Age but a number, Coach Wong to compete internationally

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Men’s tennis coach Alex Wong has long been one of the top tennis players in his field of competition.He will be competing in the Italia Cup of the World Team Championships this May for the United States. Photo courtesy of Coach Alex Wong

How many head coaches do you know that are currently successful athletes in their own right? Vassar Men’s Tennis Team Head Coach Alex Wong has been picked to represent the United States this May in the Italia Cup of the World Team Championships. The tourna­ment will take place this May in Umag, Croatia. This is a very competitive spot and an honor as Coach Wong is one of only four Americans picked to play in the 35 or “Young Seniors” age group. Coach Wong had a very good year in 2015, ranking first in the United States in the singles 30’s division.

Wong was named head coach of the men’s tennis team in the spring of 2013. In his brief time at Vassar, he has helped the Brewers up­set nationally-ranked teams. In addition he has helped maintain the team’s top 20 regional ranking. Coach Wong himself played for Wes­leyan University, an ultra-competitive New England Small College Athletic Conference (NESCAC) school at the one singles position. During his time as a collegiate player, he was ranked in the top 15 in the East Region, climbing as high as eighth regionally and No. 32 nation­ally in 2002.

As a coach, Wong is a strong supporter of sportsmanship and fair play. His players speak highly of him as both a coach and a player. Ju­nior men’s tennis player Nick Litsky said, “Alex is not a typical loud and rowdy coach. For the most part he’s pretty quiet, but he knows ex­actly what to say at the right times. He’s a re­ally good motivator and has helped me reach a point that I would have never gotten to.”

As one of Alex’s players, Litsky has had the opportunity to play with Alex personally, “He’s a very smart player and exploits weaknesses very well, he doesn’t let you feel comfortable when you’re playing him.” Senior captain Evan Udine reiterated these feelings, “Alex is the type of player that no one wants to play. He’s annoying because he does whatever it takes to win and break down his opponent. He can defend, rally with anyone and attack when he needs to. He is an extremely smart player and has worked very hard to get to where he is, so it is awesome for him to get this kind of oppor­tunity.”

Alex has been a lifelong impressive play­er ranking consistently in the top before and through college. Wong said, “When I was younger, I was a decent player as I was consis­tently ranked in the top 10 or 15 in New England. In college, I felt I developed into a better play­er, as I had to as the No. 1 player on the team.” He evaluates the team from many different as­pects helping to improve his own game as well as the team’s game. “I am fortunate that during the season that I have the opportunity to work with the players individually. I think that being able to hit with the players during the season gives me an opportunity to understand what opponents experience when they play mem­bers of the team. I feel that it allows for me to get into the mind of opponents and gives us an opportunity to work on strategies that will best benefit our players,” explained Wong. He him­self has fond memories of his college coach and his own experience, “I think about my coach in college, and he still competes nationally and we have continued to connect at various national tournaments.” Wong will also surely become the same mentor to his own players at Vassar.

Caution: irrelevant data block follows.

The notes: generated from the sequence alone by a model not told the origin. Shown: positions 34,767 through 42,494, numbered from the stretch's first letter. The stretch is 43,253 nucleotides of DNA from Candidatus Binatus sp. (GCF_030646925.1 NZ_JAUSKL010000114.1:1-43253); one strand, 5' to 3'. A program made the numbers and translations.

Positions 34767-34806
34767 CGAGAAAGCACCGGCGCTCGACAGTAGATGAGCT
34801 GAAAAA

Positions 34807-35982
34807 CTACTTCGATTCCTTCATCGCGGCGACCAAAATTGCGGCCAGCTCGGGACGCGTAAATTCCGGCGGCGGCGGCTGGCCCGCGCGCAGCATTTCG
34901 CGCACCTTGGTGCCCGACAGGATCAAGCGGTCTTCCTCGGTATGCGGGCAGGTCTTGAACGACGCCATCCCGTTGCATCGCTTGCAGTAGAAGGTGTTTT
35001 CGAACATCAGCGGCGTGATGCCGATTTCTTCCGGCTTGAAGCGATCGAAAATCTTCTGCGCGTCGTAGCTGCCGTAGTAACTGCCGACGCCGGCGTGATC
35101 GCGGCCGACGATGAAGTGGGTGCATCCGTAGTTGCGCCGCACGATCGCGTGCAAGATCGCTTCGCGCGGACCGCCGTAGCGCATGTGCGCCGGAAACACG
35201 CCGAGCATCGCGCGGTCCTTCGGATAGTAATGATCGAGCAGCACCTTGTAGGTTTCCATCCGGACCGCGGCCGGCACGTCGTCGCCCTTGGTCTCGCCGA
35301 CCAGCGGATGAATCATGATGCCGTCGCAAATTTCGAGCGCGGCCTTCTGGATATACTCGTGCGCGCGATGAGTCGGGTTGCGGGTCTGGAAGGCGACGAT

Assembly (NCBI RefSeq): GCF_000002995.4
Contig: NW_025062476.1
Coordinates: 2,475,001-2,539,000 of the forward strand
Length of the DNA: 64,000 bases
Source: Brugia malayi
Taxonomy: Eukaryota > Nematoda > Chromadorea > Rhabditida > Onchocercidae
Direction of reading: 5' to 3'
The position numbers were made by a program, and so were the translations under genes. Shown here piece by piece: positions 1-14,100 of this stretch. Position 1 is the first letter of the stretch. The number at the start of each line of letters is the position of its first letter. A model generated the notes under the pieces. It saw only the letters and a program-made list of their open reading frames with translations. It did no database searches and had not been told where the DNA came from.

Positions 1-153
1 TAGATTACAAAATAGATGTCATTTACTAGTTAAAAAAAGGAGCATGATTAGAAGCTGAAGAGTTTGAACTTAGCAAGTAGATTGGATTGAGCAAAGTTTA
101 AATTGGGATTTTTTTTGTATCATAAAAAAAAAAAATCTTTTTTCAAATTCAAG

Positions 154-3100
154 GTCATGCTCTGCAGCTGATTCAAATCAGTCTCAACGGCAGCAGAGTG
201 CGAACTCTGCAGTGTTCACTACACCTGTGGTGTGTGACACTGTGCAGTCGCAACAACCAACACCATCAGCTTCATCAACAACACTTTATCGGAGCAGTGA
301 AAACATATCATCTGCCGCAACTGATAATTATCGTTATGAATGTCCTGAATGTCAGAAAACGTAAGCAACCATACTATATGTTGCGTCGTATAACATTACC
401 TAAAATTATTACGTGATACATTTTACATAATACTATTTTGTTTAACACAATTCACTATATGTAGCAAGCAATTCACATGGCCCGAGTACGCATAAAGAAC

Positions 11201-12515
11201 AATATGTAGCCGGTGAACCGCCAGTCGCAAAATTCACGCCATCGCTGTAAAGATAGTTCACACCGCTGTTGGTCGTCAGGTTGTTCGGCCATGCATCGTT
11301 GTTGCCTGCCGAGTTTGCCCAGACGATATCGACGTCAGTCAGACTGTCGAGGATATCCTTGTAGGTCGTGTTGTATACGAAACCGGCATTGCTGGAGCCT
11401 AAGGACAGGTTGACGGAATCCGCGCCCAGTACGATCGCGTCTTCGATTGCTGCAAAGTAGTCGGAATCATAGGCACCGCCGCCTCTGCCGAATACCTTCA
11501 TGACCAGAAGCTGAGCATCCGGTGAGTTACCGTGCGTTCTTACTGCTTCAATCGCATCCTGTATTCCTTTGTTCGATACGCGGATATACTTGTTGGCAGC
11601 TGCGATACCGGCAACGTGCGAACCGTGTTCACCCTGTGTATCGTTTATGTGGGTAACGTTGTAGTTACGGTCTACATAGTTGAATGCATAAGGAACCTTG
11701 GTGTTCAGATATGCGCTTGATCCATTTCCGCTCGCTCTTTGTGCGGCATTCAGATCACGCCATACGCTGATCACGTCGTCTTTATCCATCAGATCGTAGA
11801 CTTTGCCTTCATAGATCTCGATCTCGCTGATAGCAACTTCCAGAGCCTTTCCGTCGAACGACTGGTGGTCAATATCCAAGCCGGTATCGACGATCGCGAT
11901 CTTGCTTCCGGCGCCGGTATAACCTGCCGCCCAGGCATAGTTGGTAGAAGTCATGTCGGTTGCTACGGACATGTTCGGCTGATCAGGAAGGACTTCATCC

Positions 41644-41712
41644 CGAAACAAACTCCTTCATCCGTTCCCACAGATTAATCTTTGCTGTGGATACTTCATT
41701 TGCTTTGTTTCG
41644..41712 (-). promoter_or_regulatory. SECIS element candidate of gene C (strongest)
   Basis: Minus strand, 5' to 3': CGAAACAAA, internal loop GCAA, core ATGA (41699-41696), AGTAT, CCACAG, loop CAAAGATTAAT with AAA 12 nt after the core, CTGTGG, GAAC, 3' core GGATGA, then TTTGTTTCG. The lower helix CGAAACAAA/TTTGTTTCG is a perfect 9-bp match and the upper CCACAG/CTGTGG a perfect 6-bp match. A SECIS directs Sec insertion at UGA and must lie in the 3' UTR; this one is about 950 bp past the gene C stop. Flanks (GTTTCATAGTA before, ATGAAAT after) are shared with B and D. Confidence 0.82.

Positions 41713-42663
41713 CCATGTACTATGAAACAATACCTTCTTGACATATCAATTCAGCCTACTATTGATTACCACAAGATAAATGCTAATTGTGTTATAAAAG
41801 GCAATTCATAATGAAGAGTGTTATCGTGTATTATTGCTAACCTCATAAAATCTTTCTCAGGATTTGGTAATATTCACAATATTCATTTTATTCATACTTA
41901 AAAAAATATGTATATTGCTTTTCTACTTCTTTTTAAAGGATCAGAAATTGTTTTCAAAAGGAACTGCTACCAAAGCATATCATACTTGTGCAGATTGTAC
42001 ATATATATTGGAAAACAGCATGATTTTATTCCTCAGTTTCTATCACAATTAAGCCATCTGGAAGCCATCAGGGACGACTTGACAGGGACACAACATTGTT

Wong will be bringing not only experience to the competition, but also a mindset of continu­ous improvement. He has a good grasp of the mental aspect of the game, and often times in sports, mental excellence is just as important as physical excellence. “I think that understanding the game more and more has made me become a better player. I have coached so many differ­ent types of players and I have always been the type of person to dissect other people’s games. I also have embraced my strengths and weak­nesses and have worked hard to improve my weaknesses,” he said.

Wong and his team will meet their fair share of tough opponents in this tournament. The U.S. will be one of 21 countries participating in the Italia Cup. According to the International Tennis Federation (ITF) website, the structure of the tournament sees nations compete against each other in their age category on a round rob­in basis, followed by a knock out stage to decide the winners and final positions.

Nations can nominate teams of up to four players, and each tie consists of a best-of-three rubbers format with two singles and a doubles. The ITF Young Seniors World Team Champi­onships is the highest ranked event on the ITF Seniors Circuit for male and female players in the age categories of 35-45. The ITF Young Se­niors World Championships took place for the first time in 2015. Until this date, they had been catered for within the Seniors Championships. The U.S. has yet to win the cup since the start of the program, but it is likely Wong will prove a pivotal addition to the team’s success this year.

Wong has seen college athletics from all per­spectives and as one of Vassar’s many experi­enced coaches, he has some advice for student athletes: enjoy the experience while it lasts. He said, “I think that current student-athletes should appreciate and enjoy the opportunity to compete for their school. I look back and wish that I had appreciated that opportunity more. For tennis players specifically though, tennis truly is a life sport and you should take the time in college as a beginning to other tennis opportunities for after college. I am one of the extreme people who has made tennis my life, but tennis has so many different opportunities for players of all ages and ability levels.”

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